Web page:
Rheumatoid Arthritis

About Rheumatoid Arthritis

Rheumatoid arthritis (RA) is a common disease,affecting 1% of the US population, usually occurring in middle age and in women more than men.It usually presents with slowly increasing stiffness and aching in the small peripheral joints, particularly of the hands, and may progress to cause severeincapacity and deformity.

Clinical features of Rheumatoid Arthritis

The mode of presentation, the joints affected, and the subsequent progress are very variable.

Old Woman's Hands Deformed From Rheumatoid Arthritis Isolated

The disease may begin in one or several joints and may progress rapidly with almost continual acute infl ammation in the joints, or it may begin insidiously with morning stiffness only, perhaps progressing in semi – acute exacerbations, each involving more and more joints. Occasionally, the first manifestation of the disease may be a carpal tunnel syndrome or isolated tenosynovitis. The hands, wrists and knees are usually involved, but most joints can be affected, including those of the spine.

Rheumatoid arthritis of hand

There is often weight loss, weakness and loss of appetite, and, rarely, there may be mild fever during the acute attacks.

Eventually, the joints become obviously inflamed, swollen with fluid and synovial thickening, restricted in movement and often with ligamentous laxity, allowing deformities such as the characteristic ulnar deviation of the fingers to develop.

The joints are tender and feel ‘ boggy ’ , and there may be much muscle spasm. Tendon sheaths also swell, particularly in the hand, and cause pain on finger movements. Occasionally, the infi ltrated tendons rupture, producing secondary deformities and loss of function. Destruction of joint surfaces may also contribute to deformity in late cases.

Rheumatoid Arthritis Hand

Remissions occur, usually temporarily, but occasionally the disease appears to burn out. The deformities are, of course, permanent. Secondary osteoarthritic changes are very common.

RA is a multisystem disease and is associated with complications that can affect all the major organs. As a result it is associated with increased mortality. This seems to be largely attributable to increased cardiovascular mortality, hence there is an increasing appreciation of the importance of managing cardiovascular risk factors as is the case for diabetics.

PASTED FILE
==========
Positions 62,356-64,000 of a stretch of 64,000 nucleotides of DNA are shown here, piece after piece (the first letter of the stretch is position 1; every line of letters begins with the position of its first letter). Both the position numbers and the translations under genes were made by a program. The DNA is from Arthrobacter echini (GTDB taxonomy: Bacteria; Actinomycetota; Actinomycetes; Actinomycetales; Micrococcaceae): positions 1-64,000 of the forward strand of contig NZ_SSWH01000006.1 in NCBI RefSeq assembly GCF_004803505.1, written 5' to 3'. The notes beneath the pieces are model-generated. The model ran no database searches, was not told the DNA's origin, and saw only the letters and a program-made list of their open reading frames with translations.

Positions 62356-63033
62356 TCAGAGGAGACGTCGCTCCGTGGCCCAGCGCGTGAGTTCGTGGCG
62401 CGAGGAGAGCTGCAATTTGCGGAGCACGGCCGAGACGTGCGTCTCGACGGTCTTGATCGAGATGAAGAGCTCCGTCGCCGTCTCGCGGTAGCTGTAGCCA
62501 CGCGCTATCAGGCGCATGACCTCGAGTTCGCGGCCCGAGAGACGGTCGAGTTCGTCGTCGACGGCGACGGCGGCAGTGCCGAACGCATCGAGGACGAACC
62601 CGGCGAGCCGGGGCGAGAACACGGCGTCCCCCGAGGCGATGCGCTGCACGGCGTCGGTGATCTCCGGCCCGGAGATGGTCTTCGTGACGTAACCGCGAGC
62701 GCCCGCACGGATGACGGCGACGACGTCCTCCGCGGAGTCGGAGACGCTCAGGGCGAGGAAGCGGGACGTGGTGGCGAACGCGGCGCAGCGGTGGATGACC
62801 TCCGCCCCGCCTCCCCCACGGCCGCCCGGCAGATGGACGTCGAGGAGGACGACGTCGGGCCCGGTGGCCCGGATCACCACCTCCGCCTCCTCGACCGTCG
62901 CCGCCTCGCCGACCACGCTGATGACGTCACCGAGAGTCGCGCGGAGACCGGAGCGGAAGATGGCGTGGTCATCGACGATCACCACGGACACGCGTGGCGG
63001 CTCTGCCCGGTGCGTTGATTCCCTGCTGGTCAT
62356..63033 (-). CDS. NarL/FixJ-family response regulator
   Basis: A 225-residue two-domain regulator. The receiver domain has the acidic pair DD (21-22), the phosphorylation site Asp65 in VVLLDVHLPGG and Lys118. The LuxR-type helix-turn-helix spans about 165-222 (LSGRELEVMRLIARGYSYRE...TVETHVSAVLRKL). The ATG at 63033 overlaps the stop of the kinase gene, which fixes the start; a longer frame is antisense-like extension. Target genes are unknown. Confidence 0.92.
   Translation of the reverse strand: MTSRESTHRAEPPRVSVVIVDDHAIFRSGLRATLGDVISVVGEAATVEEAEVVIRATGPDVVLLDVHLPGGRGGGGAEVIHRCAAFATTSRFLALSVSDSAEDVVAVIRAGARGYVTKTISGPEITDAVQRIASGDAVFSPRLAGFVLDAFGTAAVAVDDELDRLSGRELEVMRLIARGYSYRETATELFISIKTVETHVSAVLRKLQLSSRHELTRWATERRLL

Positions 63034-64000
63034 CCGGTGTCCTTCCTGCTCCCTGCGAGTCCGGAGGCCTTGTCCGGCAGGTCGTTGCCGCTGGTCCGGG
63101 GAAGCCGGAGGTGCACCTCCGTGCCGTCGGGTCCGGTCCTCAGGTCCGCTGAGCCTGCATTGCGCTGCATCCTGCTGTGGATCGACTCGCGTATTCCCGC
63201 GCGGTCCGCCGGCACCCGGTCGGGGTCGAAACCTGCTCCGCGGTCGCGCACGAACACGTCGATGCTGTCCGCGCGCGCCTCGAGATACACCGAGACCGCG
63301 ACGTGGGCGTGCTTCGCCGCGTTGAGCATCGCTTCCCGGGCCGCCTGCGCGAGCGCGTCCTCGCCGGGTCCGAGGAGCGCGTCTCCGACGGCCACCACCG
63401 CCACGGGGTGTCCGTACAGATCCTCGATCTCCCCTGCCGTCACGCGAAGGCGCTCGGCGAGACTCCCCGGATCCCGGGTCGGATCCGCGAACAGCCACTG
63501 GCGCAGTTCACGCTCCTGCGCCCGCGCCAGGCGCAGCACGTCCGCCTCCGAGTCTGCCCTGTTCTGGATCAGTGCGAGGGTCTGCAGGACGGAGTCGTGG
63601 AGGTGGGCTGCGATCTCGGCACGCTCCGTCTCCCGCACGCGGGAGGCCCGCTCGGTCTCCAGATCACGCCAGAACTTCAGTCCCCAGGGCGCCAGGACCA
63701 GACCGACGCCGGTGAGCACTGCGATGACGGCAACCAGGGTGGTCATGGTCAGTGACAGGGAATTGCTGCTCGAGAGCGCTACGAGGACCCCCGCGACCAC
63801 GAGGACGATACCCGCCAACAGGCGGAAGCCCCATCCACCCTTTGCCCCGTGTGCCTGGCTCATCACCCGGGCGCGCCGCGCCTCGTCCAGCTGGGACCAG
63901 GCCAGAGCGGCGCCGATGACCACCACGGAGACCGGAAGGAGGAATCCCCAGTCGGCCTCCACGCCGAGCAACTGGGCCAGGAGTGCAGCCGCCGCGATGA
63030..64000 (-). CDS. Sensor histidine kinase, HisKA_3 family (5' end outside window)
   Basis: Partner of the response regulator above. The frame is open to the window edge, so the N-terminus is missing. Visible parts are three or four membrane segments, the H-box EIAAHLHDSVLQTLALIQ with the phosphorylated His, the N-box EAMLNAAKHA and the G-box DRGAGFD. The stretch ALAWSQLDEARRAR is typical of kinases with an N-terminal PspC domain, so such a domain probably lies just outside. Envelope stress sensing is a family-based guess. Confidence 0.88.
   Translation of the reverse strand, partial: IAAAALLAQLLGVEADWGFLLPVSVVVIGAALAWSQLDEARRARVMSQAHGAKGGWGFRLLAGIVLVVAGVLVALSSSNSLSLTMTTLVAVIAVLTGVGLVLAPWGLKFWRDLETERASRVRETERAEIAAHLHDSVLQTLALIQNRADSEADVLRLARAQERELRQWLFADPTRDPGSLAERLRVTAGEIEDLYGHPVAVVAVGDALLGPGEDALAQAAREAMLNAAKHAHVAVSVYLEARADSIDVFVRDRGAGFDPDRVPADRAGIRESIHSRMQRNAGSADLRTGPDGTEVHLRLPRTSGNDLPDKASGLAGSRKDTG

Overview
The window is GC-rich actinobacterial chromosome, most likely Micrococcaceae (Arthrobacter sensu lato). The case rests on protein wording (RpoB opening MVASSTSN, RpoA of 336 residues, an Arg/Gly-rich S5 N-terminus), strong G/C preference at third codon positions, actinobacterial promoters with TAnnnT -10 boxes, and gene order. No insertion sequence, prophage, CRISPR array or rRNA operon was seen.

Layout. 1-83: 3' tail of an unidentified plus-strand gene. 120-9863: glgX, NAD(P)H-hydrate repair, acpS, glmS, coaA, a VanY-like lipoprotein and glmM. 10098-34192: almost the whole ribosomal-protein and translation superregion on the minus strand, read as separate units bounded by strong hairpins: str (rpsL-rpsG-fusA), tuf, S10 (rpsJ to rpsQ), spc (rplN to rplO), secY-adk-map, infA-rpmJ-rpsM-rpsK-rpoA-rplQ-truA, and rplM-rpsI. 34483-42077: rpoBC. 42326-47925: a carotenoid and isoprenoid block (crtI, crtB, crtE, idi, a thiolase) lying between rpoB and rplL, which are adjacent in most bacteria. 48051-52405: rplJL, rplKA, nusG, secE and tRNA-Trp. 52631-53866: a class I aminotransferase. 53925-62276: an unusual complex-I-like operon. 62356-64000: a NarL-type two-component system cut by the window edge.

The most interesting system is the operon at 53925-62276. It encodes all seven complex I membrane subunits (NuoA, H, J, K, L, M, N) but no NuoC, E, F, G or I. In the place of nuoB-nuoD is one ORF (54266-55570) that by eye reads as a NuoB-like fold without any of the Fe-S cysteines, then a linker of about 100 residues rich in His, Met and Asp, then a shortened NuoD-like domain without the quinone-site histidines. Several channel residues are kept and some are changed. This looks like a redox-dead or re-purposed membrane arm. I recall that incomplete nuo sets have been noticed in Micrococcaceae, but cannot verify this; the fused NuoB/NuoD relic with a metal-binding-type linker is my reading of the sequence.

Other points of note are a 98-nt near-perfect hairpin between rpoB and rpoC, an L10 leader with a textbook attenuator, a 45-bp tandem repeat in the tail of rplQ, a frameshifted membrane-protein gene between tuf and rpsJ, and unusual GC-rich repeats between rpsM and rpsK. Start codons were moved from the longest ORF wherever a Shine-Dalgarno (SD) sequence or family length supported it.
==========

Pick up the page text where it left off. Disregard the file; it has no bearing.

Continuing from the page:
Radiological Changes

The earliest change is usually a diffuse porosis around the joint due to the effects of cytokines, with increased vascularity. Later, the joint space may become narrowed and destruction of the joint surface may be obvious. Subluxation and dislocation are common and occasionally ankylosis (spontaneous fusion) occurs.

Rheumatoid Arthritis Diagnosis

The diagnosis is usually made on clinical grounds, but early or monoarticular cases may be difficult to diagnose. The ESR is usually raised and sometimes the white cell count is increased.

Agglutination tests, such as the sheep cell and latex tests, eventually become positive in at least 70% of cases. They are not often helpful in diagnosis, but tend to relate to severity.

Synovial biopsy may be useful in excluding infective conditions such as tuberculosis.

Management of Rheumatoid Arthritis


During the acute stages, rest and a helpful environment appear desirable, but their effects are uncertain. Bed rest may be needed, but contrastingly retaining mobility is important. Local measures include splinting painful joints followed by passive exercises when the pain becomes less, with long – term active exercises to maintain mobility. Wax baths and hydrotherapy all have a place.

Click “Rheumatoid Arthritis Exercise” for additional information.

Systemic Therapy

This is essentially the management of a polyarthropathy, as described above.


Surgery has gradually offered more and more to the rheumatoid patient but careful selection of patients is essential.Following are the surgical options:

● Synovectomy
● Tendon repair
● Arthrodesis

Synovectomy, removing the diseased synovium, can give excellent relief of pain, but there is conflicting evidence as to whether it slows down joint destruction. The knees and the joints of the fingers are best suited to this procedure. The synovium regrows in 3 – 4 weeks, but the rheumatoid process appears to be delayed, sometimes for several years. Synovectomy of tendon sheaths may prevent tendon rupture.

Repair of ruptured tendons and capsular procedures may restore active movement to the fingers.

Joint fusion. Certain joints such as the wrist benefit from fusion, but for most joints arthroplasty is more likely to give good function. Fusion of adjacent vertebrae may be necessary in the cervical spine when subluxation threatens cord damage.

Arthroplasty. A wide range of procedures is vailable, using the same prostheses as those for osteoarthritis. The results are often better than with osteoarthritis because the functional demands of the patient are less, but the risk of sepsis, particularly in patients on steroids, is considerable. Surgery is usually performed when the disease is well controlled by systemic therapy.

Social and supportive measures

These are all important in maintaining morale and independence. The patient ’ s work may need to be modified, and appliances and home circumstances designed to cope with his/her disability. Nevertheless, many patients do not reach this degree of severity and of those who do, most remain surprisingly independent.

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